Philippine church bombing causes fears of derailed peace process
Days after a vote in the Philippines opened a way to end one of Asia’s longest armed insurgencies, bombs went off during Sunday mass at a Catholic cathedral in the mostly Muslim autonomous region called Muslim Mindanao.
Two explosions inside and outside of Our Lady of Mt. Carmel Cathedral killed more than 20 people and wounded dozens on January 27 in Sulu province in the south of Mindanao.
“The province is home to a rival rebel faction that’s opposed to the deal as well as smaller militant cells that not part of any peace process,” Vatican News reported.
The results of the vote ratifying expansion of the majority Muslim autonomous region were announced January 25.
Mathews George Chunakara, general secretary of the Christian Conference of Asia, wrote in a statement that ecumenical leaders were hoping and praying that the cathedral attack would not derail the peace process in Mindanao.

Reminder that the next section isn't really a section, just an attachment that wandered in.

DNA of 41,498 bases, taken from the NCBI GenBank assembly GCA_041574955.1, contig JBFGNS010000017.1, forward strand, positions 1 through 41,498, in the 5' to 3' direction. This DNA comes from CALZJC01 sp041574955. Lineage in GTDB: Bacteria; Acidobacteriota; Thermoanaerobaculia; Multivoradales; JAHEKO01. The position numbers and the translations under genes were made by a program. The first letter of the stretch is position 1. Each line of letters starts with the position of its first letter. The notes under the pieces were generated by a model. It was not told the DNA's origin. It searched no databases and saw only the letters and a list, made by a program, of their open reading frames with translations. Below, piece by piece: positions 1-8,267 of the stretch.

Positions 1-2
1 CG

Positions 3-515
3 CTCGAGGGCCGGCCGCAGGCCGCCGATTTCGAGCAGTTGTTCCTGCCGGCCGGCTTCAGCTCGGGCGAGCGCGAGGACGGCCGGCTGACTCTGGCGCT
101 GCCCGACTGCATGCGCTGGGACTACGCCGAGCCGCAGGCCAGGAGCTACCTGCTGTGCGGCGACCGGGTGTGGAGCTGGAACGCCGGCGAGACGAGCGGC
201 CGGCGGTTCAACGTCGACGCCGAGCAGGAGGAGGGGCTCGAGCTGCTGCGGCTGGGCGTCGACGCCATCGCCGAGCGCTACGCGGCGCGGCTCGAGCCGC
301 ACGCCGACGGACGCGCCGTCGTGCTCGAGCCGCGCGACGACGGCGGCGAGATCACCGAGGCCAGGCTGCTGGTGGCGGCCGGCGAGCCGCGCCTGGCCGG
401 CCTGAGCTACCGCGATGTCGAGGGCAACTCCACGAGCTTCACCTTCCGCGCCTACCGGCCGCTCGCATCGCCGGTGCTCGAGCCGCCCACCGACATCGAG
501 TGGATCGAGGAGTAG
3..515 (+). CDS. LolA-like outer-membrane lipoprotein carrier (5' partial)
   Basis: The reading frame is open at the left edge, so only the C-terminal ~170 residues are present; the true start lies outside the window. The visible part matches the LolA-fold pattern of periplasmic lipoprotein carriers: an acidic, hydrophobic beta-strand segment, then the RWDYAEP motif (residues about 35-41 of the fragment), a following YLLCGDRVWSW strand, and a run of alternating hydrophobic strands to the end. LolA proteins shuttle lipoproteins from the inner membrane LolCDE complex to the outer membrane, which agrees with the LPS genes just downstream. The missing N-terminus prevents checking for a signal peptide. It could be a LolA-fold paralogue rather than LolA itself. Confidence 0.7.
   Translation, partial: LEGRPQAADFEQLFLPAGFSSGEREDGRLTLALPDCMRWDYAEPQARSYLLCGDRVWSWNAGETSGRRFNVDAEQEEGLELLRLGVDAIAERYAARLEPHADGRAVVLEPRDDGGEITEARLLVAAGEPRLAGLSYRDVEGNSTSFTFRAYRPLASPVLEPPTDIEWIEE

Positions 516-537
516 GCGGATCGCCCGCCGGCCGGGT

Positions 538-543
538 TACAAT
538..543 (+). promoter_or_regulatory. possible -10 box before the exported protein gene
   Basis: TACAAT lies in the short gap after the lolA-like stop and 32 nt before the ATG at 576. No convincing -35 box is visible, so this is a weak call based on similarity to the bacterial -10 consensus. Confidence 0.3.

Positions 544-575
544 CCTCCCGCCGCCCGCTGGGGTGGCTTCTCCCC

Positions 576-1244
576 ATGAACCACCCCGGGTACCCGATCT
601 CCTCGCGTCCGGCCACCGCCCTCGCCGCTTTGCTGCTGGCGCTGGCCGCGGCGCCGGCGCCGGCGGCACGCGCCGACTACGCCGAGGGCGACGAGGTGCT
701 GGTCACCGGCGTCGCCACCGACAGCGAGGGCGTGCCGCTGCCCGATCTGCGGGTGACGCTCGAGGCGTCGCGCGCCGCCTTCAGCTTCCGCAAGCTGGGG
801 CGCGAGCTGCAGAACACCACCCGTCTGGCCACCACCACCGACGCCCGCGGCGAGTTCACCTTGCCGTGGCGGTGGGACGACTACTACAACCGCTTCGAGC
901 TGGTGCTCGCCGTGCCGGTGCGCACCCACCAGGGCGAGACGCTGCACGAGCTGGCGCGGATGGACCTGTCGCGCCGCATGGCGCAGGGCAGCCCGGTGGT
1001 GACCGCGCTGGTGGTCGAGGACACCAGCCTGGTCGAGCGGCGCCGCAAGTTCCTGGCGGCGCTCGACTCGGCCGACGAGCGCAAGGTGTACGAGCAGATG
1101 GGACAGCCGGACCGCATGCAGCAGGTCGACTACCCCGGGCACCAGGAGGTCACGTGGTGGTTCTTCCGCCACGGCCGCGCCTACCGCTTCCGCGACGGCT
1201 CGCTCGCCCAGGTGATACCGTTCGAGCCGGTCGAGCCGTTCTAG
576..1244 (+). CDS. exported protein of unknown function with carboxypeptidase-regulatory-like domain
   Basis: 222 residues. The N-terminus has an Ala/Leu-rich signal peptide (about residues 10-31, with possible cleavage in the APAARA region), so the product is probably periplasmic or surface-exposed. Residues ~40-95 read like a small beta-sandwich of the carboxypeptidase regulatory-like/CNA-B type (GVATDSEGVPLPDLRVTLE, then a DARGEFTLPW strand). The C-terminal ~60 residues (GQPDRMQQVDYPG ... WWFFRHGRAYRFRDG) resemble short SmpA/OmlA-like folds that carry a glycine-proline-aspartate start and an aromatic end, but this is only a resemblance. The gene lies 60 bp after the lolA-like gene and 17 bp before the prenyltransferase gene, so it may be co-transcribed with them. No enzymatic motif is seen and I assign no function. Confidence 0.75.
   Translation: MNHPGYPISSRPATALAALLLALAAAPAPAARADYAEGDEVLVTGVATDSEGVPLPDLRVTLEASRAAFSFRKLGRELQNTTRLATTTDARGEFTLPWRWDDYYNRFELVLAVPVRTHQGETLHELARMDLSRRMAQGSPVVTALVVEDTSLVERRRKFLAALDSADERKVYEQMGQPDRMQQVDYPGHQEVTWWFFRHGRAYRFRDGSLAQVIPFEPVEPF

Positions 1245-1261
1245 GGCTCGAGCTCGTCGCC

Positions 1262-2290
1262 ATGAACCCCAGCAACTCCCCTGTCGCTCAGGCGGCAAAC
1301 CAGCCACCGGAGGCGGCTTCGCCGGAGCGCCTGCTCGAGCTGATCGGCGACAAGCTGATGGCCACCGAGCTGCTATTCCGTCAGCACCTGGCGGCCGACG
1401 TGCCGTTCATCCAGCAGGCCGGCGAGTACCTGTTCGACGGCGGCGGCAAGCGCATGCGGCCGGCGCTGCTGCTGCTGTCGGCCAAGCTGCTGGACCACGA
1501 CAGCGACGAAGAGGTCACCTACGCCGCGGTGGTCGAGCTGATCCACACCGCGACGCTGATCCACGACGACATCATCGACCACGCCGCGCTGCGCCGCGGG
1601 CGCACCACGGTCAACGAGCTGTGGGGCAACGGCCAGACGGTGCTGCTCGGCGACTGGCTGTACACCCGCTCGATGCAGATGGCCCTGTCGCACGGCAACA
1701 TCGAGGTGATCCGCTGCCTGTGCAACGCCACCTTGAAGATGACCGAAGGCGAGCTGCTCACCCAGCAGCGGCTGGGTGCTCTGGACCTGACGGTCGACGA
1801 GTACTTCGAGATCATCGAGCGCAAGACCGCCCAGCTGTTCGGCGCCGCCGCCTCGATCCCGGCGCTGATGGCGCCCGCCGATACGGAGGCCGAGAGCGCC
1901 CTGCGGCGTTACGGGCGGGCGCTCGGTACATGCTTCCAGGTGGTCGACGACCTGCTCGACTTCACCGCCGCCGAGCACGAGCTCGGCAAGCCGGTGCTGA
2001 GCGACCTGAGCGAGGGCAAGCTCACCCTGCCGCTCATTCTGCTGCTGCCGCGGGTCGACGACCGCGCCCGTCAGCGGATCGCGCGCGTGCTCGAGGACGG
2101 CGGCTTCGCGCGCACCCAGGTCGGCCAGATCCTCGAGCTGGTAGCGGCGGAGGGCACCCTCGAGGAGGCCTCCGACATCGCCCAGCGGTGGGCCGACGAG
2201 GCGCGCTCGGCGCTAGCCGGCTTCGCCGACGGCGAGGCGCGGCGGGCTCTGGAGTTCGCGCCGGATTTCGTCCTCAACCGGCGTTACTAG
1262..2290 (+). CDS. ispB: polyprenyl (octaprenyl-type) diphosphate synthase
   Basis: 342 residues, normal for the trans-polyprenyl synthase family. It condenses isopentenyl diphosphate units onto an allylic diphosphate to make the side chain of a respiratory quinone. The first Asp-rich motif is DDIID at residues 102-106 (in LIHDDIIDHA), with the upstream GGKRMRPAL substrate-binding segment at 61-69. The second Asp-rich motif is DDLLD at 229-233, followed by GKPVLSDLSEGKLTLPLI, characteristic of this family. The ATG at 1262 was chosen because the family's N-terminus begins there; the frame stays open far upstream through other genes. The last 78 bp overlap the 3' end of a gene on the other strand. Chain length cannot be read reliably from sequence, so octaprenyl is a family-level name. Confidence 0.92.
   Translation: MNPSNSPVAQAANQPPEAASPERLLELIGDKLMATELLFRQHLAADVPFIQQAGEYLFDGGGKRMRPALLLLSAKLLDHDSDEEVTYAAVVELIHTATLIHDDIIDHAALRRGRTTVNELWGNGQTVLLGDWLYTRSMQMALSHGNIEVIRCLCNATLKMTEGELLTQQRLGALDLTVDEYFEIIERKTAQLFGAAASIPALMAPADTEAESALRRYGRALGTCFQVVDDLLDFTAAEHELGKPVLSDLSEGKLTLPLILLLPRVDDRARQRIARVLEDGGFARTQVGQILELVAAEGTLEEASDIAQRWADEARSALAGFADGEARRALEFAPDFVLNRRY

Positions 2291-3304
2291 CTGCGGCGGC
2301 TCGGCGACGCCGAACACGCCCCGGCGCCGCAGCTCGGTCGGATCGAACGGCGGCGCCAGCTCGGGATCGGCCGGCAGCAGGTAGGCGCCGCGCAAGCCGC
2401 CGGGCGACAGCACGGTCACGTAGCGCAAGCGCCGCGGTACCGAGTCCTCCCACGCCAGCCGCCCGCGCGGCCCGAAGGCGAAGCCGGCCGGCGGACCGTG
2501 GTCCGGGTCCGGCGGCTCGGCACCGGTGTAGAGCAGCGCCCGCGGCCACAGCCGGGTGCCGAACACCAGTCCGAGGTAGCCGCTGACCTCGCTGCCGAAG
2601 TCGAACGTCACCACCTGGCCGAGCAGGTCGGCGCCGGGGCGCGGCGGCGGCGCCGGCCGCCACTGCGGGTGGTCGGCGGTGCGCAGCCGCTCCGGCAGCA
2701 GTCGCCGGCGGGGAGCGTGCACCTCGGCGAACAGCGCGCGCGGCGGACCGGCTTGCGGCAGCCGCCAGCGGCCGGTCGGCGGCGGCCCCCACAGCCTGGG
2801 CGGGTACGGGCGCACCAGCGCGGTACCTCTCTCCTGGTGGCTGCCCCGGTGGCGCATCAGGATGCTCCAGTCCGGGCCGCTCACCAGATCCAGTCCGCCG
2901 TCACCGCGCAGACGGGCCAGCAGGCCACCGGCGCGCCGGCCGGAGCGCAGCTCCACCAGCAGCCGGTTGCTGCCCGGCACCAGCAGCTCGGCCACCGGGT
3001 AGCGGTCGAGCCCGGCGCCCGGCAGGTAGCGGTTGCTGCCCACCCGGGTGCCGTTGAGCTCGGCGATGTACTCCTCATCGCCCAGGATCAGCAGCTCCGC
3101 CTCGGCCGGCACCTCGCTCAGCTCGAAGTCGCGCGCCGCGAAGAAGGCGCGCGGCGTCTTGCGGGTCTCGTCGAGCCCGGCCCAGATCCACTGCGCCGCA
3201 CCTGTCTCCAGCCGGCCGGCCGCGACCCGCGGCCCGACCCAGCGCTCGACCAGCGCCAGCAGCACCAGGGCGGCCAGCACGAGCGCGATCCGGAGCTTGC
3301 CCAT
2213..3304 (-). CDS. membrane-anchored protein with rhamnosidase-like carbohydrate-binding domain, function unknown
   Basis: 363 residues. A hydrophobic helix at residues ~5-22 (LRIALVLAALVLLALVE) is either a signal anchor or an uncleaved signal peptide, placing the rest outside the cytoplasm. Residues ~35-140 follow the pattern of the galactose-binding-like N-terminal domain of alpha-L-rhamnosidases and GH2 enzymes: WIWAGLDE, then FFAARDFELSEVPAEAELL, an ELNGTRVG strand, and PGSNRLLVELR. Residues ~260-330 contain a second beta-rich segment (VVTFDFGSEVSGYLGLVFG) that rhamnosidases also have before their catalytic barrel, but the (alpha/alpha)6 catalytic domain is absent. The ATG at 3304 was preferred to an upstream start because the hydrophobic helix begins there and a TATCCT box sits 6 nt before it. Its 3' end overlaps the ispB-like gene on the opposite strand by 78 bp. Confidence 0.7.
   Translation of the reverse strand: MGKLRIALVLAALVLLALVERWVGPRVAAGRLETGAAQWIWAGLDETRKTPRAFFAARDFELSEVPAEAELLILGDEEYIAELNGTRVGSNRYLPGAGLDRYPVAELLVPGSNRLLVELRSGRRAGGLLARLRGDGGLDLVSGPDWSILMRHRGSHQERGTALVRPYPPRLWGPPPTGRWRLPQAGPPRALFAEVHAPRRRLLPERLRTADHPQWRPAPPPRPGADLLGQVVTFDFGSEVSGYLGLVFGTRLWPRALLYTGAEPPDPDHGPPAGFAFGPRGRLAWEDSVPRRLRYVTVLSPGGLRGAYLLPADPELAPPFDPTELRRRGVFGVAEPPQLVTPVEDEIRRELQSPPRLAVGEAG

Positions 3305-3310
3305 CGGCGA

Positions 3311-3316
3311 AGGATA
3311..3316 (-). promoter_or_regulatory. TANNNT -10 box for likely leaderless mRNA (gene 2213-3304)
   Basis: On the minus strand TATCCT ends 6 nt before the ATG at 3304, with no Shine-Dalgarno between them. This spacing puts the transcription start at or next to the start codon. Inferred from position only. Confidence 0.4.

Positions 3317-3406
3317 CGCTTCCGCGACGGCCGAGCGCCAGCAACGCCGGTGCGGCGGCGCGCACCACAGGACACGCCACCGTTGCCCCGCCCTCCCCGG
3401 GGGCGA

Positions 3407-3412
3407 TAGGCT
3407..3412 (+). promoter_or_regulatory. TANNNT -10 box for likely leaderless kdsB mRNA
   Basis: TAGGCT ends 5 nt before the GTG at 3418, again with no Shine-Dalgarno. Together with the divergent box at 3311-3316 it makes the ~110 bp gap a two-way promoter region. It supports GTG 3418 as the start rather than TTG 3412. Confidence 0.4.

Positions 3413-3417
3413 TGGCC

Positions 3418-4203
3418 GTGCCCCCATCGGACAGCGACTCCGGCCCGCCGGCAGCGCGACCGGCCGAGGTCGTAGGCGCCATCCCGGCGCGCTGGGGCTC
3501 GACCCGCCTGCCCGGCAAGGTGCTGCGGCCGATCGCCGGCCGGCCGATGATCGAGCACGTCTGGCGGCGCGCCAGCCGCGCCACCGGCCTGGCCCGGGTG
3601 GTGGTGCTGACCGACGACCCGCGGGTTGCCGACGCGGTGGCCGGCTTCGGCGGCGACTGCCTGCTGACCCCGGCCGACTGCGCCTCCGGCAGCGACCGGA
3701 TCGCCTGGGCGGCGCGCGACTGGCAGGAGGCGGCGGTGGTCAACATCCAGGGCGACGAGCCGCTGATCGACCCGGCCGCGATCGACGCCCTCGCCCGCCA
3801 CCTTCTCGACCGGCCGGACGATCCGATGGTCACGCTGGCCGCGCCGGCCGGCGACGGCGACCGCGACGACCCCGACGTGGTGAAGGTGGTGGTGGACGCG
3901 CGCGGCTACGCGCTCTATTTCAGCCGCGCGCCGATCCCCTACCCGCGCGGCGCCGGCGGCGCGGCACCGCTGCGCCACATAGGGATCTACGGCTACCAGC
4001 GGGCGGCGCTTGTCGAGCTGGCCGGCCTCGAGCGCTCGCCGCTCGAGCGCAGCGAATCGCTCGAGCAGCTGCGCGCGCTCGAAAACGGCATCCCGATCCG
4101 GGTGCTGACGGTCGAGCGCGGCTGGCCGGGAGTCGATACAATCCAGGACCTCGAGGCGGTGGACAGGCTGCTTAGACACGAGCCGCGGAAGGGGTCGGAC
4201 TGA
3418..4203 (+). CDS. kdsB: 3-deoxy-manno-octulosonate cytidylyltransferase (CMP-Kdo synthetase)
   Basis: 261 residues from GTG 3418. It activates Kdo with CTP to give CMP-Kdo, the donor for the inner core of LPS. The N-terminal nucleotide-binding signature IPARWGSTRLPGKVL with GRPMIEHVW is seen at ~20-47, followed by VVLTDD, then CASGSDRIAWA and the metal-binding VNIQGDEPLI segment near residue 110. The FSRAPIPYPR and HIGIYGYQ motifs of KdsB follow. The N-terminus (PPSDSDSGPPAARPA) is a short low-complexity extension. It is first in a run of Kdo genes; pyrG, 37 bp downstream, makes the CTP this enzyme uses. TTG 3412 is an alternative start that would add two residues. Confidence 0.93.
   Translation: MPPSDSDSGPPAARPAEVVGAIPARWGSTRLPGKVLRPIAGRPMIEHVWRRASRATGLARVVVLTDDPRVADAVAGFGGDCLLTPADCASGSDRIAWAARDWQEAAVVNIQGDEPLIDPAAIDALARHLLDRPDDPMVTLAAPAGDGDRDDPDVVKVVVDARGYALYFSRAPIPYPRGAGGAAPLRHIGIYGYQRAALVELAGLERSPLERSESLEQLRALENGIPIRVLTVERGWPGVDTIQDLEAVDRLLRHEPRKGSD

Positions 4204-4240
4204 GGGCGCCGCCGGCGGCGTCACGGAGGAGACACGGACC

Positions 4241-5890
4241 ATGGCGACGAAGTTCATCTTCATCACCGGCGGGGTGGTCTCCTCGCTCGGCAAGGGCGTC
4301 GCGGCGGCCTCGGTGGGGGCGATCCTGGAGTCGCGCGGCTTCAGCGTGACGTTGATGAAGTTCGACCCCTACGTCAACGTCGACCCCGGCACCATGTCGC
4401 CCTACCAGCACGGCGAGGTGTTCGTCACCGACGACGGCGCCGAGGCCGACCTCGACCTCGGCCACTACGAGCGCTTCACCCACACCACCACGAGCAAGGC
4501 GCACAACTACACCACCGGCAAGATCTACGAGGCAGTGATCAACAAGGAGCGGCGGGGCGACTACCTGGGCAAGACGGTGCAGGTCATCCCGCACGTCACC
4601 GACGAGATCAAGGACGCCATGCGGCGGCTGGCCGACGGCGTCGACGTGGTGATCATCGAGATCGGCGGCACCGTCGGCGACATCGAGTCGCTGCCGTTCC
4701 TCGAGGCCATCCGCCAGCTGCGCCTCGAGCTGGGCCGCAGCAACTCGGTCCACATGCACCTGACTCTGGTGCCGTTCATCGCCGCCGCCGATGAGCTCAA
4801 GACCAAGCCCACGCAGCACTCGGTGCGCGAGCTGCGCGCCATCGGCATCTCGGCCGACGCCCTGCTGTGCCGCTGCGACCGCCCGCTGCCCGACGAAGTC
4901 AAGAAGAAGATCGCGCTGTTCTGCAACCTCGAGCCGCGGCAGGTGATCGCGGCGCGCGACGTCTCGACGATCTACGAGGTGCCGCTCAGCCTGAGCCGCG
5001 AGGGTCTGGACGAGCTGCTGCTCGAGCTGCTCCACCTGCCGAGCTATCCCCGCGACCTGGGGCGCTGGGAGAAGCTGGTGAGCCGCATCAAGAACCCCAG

CCA joined Catholic bishops in appealing “to Christians in the region to be in unity with all peace-loving Muslim and indigenous communities and work together against violent extremism.”
While about 1.7 million people in predominantly Muslim areas voted in favor of the autonomous region—an overwhelming majority—most voters opposed it in Sulu, where the cathedral is located.
The referendum resulted from peace talks between the Philippine government and Muslim rebel groups, who “gave up their goal of an independent state in the majority Christian Philippines in exchange for broad autonomy,” the Associated Press reported. Under the agreement, more than 30,000 militants would demobilize and the Bangsamoro Autonomous Region would have its own parliament governing daily affairs.
In nearly 50 years of separatist fighting in the area, an estimated 150,000 people have been killed.
“Muslim rebels have long been battling for the independence or autonomy on Mindanao, which they regard as their ancestral homeland dating back to when Arab traders arrived there in the 13th century,” Al Jazeera reported.
After the cathedral attack, Philippines president Rodrigo Duterte ordered airstrikes as part of “all-out war” against militants, according to news reports from the country.
Parties in the peace talks have hoped that an end to the conflict would “draw the investment needed to pull the region out of the brutal poverty that makes it a hotspot for violence,” Al Jazeera reported. —Christian Century staff
A version of this article, which was edited February 12, appears in the print edition under the title “Church in Philippines attacked shortly after peace referendum.”